We fare a little better with indie games; because the barrier to entry is much lower than in the major studios, you find many more female creators. Twine games like “Sacrilege” have perhaps the lowest barrier to entry: all you need to do is download the Twine software and you too could be making your own interactive fiction. There’s no need to learn coding, or design, or anything. Twine games are a series of branching choices. Skill is still involved, of course, but anyone could do it. And thank goodness Cara Ellison decided to. With “Sacrilege,” she made a game that was mine in a way that almost no other games are. (I would have a similar experience with Gone Home, which is the game that I so desperately needed when I was a teenager.)

Each time I play this game (and I have revisited it many times), it gives me a booster shot of self-assurance. After I play it, I walk around with the Yeah Yeah Yeah’s “Sacrilege” playing in my head, hips swaying to a beat only I can hear. I feel young and powerful and – most importantly – confident. I know that my youth will fade, but right now I am in the thick of it and why not enjoy it? I said before that this game is unwinnable but that’s not entirely true. Even when my initiated fuckplans failed, I still felt like I won. 

Because this is what winning is, in this game, for me: it’s that boost of confidence, that feeling of power, that invincibility of youth. Winning is ending up at the bar, alone, at the end of the night, with a secret optional book: “OVEREDUCATED NEUROTIC MODERN HETERO WOMAN’S GUIDE TO CASUAL SEXUAL RELATIONS.” It doesn’t matter that I am not hetero, because I am an overeducated neurotic modern woman who is attracted to men and this game is for me and sometimes winning means being alone. The book can be “unlocked” if you go through all four men in one night, or playthrough. In one of my favorite passages, the book talks about how women are becoming more comfortable being women:

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It goes on to say that feminism has failed to convince men that it loves them, that it wants them to be happy. Women (especially twentysomething privileged heterosexual white women) have learned to fuck who they want, when they want, how they want, the game posits; most men have not yet learned to accept this. Their reactions to women who fuck who/when/how they want have not changed. This, the game says, is because men have not been taught how to talk about how they feel about a sexual partner emotionally or how to say they don’t want an emotional connection. What many people – men and women – don’t realize is that communication often makes for better sex, even outside of the bounds of a committed relationship. And this is where everyone wins the unwinnable game: “so everyone better start caring about each other enough to communicate, because there are a lot of fuckmasters, both men and women, to make.”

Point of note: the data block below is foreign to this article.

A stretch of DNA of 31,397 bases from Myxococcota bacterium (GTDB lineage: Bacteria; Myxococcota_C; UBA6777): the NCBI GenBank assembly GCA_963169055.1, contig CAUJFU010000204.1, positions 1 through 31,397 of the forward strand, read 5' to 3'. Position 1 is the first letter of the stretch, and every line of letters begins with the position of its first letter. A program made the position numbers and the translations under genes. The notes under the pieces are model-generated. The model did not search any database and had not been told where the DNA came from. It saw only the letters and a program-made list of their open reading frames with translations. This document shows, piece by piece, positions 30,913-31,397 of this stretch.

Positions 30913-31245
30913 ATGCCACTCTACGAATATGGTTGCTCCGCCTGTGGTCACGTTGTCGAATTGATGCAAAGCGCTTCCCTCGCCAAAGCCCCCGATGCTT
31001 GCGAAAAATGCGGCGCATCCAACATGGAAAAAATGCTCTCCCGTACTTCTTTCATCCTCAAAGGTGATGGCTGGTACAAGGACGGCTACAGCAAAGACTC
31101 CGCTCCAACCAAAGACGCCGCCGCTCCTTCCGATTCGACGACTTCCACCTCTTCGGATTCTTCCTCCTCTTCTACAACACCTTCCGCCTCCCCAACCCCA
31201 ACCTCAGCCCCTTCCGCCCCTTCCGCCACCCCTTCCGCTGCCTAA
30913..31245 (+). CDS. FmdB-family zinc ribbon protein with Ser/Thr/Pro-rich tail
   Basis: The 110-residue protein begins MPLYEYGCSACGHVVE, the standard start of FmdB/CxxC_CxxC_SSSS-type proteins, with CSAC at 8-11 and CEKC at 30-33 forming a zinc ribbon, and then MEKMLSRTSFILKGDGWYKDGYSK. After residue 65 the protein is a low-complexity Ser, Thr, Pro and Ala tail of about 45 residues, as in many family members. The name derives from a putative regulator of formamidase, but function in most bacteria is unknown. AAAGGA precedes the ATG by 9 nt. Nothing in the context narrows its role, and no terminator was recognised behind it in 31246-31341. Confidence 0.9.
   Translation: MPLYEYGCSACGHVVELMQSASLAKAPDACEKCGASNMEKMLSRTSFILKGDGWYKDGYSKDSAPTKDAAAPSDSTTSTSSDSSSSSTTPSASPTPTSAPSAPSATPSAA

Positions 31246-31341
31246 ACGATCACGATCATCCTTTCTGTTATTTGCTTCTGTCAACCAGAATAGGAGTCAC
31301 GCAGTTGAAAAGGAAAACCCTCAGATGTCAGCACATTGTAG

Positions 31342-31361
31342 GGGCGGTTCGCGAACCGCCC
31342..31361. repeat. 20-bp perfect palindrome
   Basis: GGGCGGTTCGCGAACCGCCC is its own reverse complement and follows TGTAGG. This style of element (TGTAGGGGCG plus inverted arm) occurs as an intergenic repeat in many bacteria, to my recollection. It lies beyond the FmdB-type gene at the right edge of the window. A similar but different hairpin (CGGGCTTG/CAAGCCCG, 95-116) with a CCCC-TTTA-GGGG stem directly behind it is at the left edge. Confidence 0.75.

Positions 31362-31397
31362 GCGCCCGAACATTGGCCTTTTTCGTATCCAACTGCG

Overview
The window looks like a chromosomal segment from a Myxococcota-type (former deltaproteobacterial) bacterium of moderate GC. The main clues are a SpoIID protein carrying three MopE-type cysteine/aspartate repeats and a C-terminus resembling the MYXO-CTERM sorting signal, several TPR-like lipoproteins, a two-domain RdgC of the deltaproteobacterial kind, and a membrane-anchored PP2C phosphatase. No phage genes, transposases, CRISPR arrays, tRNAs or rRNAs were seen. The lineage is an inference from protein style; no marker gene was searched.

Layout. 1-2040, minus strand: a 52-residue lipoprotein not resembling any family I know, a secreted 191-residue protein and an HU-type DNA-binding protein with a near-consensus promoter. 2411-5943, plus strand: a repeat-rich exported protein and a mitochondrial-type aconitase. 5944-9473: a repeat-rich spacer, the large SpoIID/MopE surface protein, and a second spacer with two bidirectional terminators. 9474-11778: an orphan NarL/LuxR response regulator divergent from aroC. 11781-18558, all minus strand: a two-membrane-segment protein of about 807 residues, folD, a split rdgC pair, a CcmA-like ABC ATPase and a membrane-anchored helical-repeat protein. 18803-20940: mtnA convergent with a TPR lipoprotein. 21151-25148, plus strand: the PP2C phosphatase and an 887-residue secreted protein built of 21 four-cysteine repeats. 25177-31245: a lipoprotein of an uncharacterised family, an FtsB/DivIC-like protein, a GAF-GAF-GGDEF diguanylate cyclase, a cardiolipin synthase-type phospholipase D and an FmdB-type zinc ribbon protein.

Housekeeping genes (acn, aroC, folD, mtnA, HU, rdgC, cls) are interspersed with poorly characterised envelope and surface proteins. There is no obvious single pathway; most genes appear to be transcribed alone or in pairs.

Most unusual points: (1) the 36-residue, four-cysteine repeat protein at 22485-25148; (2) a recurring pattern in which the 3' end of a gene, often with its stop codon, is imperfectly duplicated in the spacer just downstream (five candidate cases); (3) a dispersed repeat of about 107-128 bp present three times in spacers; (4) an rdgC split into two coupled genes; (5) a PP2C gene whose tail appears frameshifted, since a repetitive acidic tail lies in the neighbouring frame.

Ellison’s writing in this is filled with ungrammatical, uncapitalized and run-on sentences. Some sentences (like one of my favorites, “you don’t go home with strangers in case you end up dismembered in a freezer”) aren’t really even punctuated. This may bother grammar purists, but it tends to have, especially in the latter part of the game, a cumulative effect of some sort of primal expression, a raw truth that needs to be released. It’s more like poetry than prose. The “John” and “Luke” sections of the game stand out in this regard. The words fall not into paragraphs but into skinny columns, with the cadence and imagery of a poem. They are also, I think, some of the strongest examples of Ellison’s writing, like this, from the “Luke” section:

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A great example of Ellison using her medium effectively appears in the “Matthew” section, when the words “he is going to kiss you” repeat three times before the game asks you what you are going to do. It’s a clever way to recreate the anticipation of a kiss. Similarly, in the “Mark” section, the words “yes” and “this!” are repeated, simulating – as best as a work interactive fiction probably can, without getting too explicit – sex.

“Sacrilege” is somewhere in between game and fiction; it’s more akin, as I said before, to a choose your own adventure book. It contains within its brief playtime hidden depths and bold declarations about what it is to be a sexually active modern woman. It claims to be unwinnable, and that is true to an extent. It’s not like there’s a successful relationship to be had in the game, after all, which would presumably be the victory condition. With all that it accomplishes, however, I think the game itself counts as a victory.

 

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Danielle Perry writes and lives in Portland, OR, where her tiny East Coast tattoos are put to shame. She talks about nerdy things and feminism on her Twitter.